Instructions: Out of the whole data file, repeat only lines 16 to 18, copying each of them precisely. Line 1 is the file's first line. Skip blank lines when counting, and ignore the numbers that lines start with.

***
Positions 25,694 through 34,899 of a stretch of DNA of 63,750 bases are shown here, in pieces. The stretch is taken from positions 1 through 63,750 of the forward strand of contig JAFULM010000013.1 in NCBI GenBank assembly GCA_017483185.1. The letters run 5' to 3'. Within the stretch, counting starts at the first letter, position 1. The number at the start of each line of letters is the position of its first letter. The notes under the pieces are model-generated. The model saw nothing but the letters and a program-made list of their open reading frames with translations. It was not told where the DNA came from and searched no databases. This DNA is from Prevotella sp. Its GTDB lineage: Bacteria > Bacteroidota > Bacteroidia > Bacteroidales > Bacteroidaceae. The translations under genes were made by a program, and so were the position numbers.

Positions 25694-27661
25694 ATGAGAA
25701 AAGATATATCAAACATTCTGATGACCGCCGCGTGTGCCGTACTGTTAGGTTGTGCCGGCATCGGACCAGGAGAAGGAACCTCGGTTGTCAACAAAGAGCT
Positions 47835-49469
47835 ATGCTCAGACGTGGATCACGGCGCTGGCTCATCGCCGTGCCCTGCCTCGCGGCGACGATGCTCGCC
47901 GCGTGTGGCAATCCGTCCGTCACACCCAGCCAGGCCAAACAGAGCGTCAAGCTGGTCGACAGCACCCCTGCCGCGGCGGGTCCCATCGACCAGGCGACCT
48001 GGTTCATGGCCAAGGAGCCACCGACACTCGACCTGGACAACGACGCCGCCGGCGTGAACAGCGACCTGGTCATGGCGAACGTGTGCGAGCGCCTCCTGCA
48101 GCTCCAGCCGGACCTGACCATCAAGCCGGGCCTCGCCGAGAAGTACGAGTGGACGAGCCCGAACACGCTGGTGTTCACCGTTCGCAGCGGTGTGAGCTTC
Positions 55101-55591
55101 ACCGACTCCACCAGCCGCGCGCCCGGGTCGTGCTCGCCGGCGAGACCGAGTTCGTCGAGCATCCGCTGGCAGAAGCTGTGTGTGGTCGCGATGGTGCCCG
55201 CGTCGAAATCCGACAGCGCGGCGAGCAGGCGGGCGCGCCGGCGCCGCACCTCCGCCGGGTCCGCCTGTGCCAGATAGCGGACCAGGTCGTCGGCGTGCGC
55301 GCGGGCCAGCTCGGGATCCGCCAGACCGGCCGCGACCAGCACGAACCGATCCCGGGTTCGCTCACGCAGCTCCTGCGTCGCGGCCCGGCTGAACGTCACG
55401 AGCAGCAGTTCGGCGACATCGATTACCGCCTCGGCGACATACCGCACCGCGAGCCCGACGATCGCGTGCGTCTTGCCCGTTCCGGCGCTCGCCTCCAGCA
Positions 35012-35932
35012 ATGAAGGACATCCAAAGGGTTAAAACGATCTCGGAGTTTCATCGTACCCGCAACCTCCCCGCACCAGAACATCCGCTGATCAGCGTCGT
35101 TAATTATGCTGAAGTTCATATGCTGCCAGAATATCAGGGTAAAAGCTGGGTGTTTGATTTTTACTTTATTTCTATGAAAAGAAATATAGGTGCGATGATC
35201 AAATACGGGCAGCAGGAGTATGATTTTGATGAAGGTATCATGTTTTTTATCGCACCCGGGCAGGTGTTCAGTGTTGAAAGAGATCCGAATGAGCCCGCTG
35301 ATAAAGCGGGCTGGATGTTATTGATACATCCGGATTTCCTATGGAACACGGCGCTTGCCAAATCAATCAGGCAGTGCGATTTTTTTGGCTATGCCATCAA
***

35012 ATGAAGGACATCCAAAGGGTTAAAACGATCTCGGAGTTTCATCGTACCCGCAACCTCCCCGCACCAGAACATCCGCTGATCAGCGTCGT
35101 TAATTATGCTGAAGTTCATATGCTGCCAGAATATCAGGGTAAAAGCTGGGTGTTTGATTTTTACTTTATTTCTATGAAAAGAAATATAGGTGCGATGATC
35201 AAATACGGGCAGCAGGAGTATGATTTTGATGAAGGTATCATGTTTTTTATCGCACCCGGGCAGGTGTTCAGTGTTGAAAGAGATCCGAATGAGCCCGCTG